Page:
Kamaitachi. Photographs by Eikoh Hosoe, Dance by Tatsumi Hijikata, Preface by Shuzo Takiguchi, Poem by Toyoichiro Miyoshi, Book design by Ikko Tanaka. SIGNED on title page. Newly designed for this edition, clamshell case by by Tadanori Yokoo. The reproduction edition was limited to 1000 copies co-published by the Aperture Foundation, New York, and Seigensha Art Publishing, Kyoto, 2005. (The principal difference between the 500 copies of the Japanese edition and the 500 copies of the US edition is the exterior design. For the Aperture edition, the original slipcase designed by Ikko Tanaka was replaced with a deluxe clamshell box newly designed by Tadanori Yokoo and printed in five colors.) Tri-tone, 42 gatefold sheets, Silk-screen cloth cover, with acetate jacket, with exterior case. All copies are signed and numbered by the photographer.
Barakei. Photographs by Eikoh Hosoe. Facsimile design after the 1963 original by Kohei Sugiura. Aperture, 2008. 100 pp. Folio (10.5 x 16.5 in./26.5 x 42 cm). Edition of 500 SIGNED and numbered copies. Clothbound with photo-illustrated boards. Protective acetate wrapper. Photo-illustrated slipcase. 43 tritone illustrations. In original shipping box.
NOTE: Stock photos shown at right and below; both items as new.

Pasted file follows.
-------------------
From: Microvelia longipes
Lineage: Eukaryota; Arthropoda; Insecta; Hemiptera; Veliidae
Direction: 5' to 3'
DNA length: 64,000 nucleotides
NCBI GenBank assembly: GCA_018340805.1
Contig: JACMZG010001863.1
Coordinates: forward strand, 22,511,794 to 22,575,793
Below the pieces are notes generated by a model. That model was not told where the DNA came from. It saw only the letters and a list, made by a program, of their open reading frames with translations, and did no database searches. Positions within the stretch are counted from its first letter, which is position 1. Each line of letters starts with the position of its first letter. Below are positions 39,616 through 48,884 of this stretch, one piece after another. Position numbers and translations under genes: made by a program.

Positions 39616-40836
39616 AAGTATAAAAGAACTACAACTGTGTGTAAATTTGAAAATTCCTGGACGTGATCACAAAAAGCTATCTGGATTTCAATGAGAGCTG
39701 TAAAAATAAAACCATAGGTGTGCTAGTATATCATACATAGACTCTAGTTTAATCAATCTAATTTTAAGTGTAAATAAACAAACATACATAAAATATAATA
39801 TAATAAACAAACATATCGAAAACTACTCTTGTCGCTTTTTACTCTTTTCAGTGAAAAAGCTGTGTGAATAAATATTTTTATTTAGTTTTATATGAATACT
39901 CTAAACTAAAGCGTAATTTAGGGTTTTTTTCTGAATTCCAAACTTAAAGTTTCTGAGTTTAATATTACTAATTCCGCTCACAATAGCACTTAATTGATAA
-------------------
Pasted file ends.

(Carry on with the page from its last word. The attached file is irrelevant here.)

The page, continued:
In the fall of 1961, the photographer Eikoh Hosoe, then in his late 20s, agreed to make a series of portraits of the controversial author Yukio Mishima. Hosoe visited Mishima at his home and was immediately intrigued by a marble mosaic of the zodiac in the middle of Mishima's lawn. Taking the rubber hose with which Mishima's father was watering the garden, Hosoe wrapped it around the half-naked writer (who had been sunbathing) and photographed him in various poses against the zodiac mosaic and around the grounds. They named their collaboration Barakei (bara' meaning 'rose' and 'kei' meaning 'punishment,' although the two decided on Killed by Roses as the English title). The original edition, designed by Kohei Sugiura, established the standard for the two subsequent editions of 1971 (which chimed with Mishima's suicide) and 1985. Aperture now issues this facsimile of the 1963 original, making available once again one of the most infamous and intriguing photobooks of the twentieth century. This edition has been lovingly produced by the Japanese art shop NADiff, in close consultation with Eikoh Hosoe. It is published in a limited edition of 500 copies for Aperture and 500 for NADiff. Each copy is signed and numbered by the artist.'